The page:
Learn latest info from MyLymeData at April 7 conference in San Ramon, CA
Whether or not you personally participate in the MyLymeData project, you should be very interested in its results.
With more than 10,000 participants, MyLymeData is now the largest study of chronic Lyme disease patients in history. It has gathered information about people with Lyme disease that has never been collected on this scale before: data about symptoms, length of illness, course of treatment (to name just a few categories).
The goal is to help us better understand such questions as why some patients get well with certain treatments while others remain ill.
It is both an observational study and a research platform. It lets patients pool their individual health data, as well as to collaborate directly with researchers. This is faster, easier, and less costly to conduct than traditional research.
For too long, the Lyme community has been marginalized and ignored by Big Pharma, insurers, government health officials and most doctors.
One result of that situation has been that very few research dollars have been directed towards studying Lyme disease. For instance, the largest government-funded study of chronic Lyme treatment enrolled only 129 patients. That was over 15 years ago—and there are no new studies in the pipeline.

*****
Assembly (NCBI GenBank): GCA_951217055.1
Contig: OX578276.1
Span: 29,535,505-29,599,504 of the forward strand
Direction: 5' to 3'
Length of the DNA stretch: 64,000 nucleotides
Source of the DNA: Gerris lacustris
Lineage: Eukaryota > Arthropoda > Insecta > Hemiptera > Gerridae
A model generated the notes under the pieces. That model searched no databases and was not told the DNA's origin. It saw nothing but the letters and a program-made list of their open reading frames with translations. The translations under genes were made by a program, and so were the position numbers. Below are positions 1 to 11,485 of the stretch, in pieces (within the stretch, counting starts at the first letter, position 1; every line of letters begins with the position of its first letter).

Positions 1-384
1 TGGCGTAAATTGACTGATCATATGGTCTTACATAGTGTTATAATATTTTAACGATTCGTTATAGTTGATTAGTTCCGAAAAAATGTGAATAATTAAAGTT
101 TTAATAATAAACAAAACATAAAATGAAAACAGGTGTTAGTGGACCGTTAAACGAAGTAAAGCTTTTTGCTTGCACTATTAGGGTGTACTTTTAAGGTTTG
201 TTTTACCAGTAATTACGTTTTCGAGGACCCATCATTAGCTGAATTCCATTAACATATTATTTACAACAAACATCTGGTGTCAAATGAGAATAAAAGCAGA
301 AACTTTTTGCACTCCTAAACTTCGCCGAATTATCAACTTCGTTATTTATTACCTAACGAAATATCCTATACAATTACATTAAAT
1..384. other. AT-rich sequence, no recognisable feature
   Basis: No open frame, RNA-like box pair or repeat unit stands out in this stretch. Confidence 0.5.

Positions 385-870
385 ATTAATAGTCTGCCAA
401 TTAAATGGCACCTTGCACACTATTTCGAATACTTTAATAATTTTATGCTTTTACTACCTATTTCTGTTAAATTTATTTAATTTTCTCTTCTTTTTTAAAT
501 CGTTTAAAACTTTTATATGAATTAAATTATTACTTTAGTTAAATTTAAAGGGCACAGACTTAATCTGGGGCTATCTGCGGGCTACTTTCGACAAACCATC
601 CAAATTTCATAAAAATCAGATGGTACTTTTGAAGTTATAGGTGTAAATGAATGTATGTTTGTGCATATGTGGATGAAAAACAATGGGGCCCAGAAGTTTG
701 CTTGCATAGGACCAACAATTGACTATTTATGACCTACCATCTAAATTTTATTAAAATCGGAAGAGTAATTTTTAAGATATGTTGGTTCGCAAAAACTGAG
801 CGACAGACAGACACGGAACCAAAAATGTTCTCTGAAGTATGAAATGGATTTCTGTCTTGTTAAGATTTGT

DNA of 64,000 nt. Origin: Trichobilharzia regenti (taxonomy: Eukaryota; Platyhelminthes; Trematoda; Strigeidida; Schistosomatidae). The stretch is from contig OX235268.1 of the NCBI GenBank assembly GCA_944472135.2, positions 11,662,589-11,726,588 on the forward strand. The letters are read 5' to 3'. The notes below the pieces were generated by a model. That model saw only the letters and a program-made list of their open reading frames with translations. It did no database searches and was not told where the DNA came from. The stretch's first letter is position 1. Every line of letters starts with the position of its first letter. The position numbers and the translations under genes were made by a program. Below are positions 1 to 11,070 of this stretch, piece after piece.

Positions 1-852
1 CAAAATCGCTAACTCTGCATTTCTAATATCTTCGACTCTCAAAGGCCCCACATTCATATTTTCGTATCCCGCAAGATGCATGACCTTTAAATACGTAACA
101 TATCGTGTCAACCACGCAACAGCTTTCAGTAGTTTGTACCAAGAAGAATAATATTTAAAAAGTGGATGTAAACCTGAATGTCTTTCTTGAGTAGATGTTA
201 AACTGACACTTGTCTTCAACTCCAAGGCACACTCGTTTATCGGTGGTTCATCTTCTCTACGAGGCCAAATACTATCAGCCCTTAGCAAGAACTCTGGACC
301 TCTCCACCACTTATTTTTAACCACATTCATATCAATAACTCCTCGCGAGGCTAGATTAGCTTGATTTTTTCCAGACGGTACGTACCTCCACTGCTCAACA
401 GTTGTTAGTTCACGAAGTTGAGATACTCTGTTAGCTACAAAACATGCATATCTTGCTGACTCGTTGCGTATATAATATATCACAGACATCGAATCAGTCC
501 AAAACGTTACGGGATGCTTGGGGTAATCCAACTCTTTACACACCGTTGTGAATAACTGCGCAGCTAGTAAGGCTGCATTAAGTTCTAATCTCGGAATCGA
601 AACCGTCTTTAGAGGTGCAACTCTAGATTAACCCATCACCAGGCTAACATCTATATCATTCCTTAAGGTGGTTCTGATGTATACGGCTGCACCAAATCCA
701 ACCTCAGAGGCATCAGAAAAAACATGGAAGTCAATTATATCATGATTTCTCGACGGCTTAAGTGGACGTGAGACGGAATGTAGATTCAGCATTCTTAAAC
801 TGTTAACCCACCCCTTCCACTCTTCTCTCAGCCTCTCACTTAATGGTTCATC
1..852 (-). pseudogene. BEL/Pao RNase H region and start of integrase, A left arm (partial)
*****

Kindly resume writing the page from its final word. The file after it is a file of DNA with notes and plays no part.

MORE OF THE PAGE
In 2015, LymeDisease.org decided to change things. We built a robust research engine—MyLymeData—and the Lyme community recognized its importance and joined our effort.
And since then, the needle has started to move.
Over the past year, we have partnered with academic researchers from UCLA and Claremont McKenna College, who will use artificial intelligence techniques to explore the two million data points in MyLymeData.
This research team has received a prestigious $800,000 grant from the National Science Foundation for its work analyzing information from MyLymeData.
Other research collaborations are in the works as well.
You can learn the latest results from this project at our second annual MyLymeData patient education conference in San Ramon, CA, on April 7.
LymeDisease.org’s Lorraine Johnson, principal investigator of the MyLymeData project, will tell us what new information has been gleaned from MyLymeData, and where we go from here.
Other speakers include investigative journalist Mary Beth Pfeiffer, author of the new book “Lyme: The First Epidemic of Climate Change” (Read our review of it here); Dr. Raphael Stricker, discussing the future of Lyme diagnostics; and Dr. Christine Green, talking about Lyme-related pain and Herxheimer reactions.